by David Provost
On Wednesday, October 22, 2014, Sewanee’s Tennessee Williams Center was ecstatic to welcome acclaimed actress, Cherry Jones. Jones sat down with Sewanee’s resident playwright and professor of playwriting, Elyzabeth Wilder to discuss Jones’ career in the entertainment industry. In addition to the TWC discussion, Jones spoke to Prof. Wilder’s Introduction Playwriting class about some of the industry’s tricks and trades from a true insider perspective.
Jones views herself as a Southerner and an actress. Not a Southern actress, nor an actress who occasionally embraces her roots in the south, no. It’s both the same for her. The wonderfully talented actress spent her early days in Paris, Tennessee and found acting to be her passion from an early age. The moment of calling came when Jones was a child, viewing a live performance that left a particular impact on her. She said it was the moment before blackout, where a warm indescribable glow hits the stage perfectly. At that moment Cherry Jones thought, “I wanna’ do that!”
That was the start of what would prove to be Jones’ marvelous career. A young woman who was once nervous about playing Rosalind in Shakespearean theatre would go on to play lead roles in some of the most esteemed entertainment of our time. Gradually, Jones began to find her footing along the way as a young actress, appreciating, what she believes to be, a timeless art. Her moment of breakout-praise occurred when she received the role as Sister Aloysius in the Pulitzer Prize and Tony-award winning stage play, Doubt: A Parable. The success wasn’t made the production a miracle in Jones’ life, but rather the story’s potential to allow her to reflect uncertainty in her own life, and in all of our lives.
Soon after, she began to learn more significant values that would carry her through her ongoing professional career. Values such as the invaluable nature of imagination. The realization that she loves to play heroine-type characters; the same ones that make the audience feel less alone. It was this mentality combined with, a close friend of hers’ act of adamant persuasion that led her to accept the role as Amanda in Tennessee Williams’s The Glass Menagerie. The recent production was a transformative and impactful role for Jones as a person. After having the experience of performing in multiple mediums, Jones knows now more than ever that she prefers working in more sedate venues; absent of industry pressures that come with Broadway theatre. As much honor and adoration Jones for this recent part in her acting career; when Wilder asked Jones if she would desire to play another William’s character in the future, she responded with an apt, “Nope!”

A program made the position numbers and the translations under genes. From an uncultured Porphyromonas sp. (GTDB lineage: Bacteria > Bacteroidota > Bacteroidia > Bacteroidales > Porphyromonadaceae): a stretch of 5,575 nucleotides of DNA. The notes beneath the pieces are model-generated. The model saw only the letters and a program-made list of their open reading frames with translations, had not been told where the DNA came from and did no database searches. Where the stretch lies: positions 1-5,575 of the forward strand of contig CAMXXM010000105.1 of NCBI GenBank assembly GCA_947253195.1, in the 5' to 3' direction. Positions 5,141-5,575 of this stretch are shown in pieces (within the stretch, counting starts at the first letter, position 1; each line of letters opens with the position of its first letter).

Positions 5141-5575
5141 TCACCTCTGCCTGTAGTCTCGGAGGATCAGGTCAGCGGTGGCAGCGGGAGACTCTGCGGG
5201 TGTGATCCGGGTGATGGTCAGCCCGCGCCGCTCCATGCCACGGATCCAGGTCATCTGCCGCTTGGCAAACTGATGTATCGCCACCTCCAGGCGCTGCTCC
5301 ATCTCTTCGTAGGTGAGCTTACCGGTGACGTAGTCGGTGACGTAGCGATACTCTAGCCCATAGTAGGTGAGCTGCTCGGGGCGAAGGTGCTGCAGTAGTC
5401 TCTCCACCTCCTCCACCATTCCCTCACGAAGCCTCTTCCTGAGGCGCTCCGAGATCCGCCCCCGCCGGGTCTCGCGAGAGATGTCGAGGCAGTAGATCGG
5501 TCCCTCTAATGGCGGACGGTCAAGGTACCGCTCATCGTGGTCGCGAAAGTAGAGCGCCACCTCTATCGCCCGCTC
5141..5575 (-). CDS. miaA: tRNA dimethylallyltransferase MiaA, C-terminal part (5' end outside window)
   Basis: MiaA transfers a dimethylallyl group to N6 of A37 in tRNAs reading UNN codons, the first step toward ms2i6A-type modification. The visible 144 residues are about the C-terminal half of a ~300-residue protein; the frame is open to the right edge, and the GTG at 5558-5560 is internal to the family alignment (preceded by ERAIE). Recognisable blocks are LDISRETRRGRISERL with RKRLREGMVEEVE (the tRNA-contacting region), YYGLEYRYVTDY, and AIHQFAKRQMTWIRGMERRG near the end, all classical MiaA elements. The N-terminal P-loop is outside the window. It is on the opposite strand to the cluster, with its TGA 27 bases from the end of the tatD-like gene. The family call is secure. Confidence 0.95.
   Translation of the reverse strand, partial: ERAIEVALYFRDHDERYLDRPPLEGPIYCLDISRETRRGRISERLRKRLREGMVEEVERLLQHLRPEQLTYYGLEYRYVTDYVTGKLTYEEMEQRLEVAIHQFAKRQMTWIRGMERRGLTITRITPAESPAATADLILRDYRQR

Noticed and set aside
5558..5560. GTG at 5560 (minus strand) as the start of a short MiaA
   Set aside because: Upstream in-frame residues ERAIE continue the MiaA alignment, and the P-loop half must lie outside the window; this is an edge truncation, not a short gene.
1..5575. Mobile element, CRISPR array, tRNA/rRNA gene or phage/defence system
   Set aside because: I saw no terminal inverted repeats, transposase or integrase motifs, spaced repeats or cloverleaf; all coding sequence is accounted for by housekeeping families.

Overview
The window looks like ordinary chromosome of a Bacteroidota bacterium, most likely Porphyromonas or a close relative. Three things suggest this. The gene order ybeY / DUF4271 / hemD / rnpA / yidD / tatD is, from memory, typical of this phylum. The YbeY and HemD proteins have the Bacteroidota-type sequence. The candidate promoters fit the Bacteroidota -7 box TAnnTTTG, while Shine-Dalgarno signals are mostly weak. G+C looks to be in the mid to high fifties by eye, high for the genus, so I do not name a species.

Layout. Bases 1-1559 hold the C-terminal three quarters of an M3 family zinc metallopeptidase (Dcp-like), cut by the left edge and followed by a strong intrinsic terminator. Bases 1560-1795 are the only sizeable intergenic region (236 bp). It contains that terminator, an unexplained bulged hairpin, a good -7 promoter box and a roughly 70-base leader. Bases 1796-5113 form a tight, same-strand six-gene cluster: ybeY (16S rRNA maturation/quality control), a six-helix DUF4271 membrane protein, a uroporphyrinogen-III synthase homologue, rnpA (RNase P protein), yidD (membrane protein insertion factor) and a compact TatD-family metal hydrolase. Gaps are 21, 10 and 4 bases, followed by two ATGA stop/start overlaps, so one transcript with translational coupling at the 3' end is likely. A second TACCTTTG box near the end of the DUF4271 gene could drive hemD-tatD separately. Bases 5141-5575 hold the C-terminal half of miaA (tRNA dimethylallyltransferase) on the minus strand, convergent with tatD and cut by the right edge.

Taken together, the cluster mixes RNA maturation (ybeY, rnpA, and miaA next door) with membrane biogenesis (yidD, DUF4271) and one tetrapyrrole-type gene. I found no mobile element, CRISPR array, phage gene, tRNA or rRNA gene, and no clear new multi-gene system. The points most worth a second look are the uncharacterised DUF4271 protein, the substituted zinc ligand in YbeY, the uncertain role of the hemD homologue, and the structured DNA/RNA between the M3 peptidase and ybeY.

Jones formally identifies herself as a child of the Andy Griffith era. She brings this traditional spirit with her as she appears on film and television as well. It was her role as President of the United States for a number of years on the political-thriller, 24, that lead to her winning an Academy Award for Outstanding Supporting Actress in a Drama Series. Later in the discussion, Wilder asked Jones what it feels like to win one of the highest accolades a performer can receive. Her response was tied to some of the more negative emotions she felt working in New York, saying she felt like, “a racehorse everyone was betting on.” The acting awards create an air of immeasurable expectations that no actor deserves to be labeled with. All in all, Jones loved to work on the program for allowing her to be more comfortable with film crews.
Jones expressed to her Sewanee audience that she finds herself in an awkward position as an actress currently. She in not old enough to play the grandmother, but also past the age of portraying the streamlined Hollywood “mom” character. When recalling some of her favorite moments on Broadway, meeting Hillary and Chelsea Clinton and discussing Doubt was at the top of the list. Jones does not currently have a decided stage-role at this time and is concerned with the state of popular entertainment and what draws the viewers/audiences of today. She is hoping for a revival of more emotional, and less violent stories to be told, citing the film adaptation of To Kill a Mockingbird as a superb example. The biggest concern Jones has with Broadway may have to do with the sippy-cup esque drink containers adult theater patrons will bring with them filled with liquor on the rocks. Maddening. However, if there’s anything Jones wanted Sewanee to take away from her visit it’s this: we should all pull ourselves out of our cubicles and attend more live theater. To, “… experience something beautiful. Together.”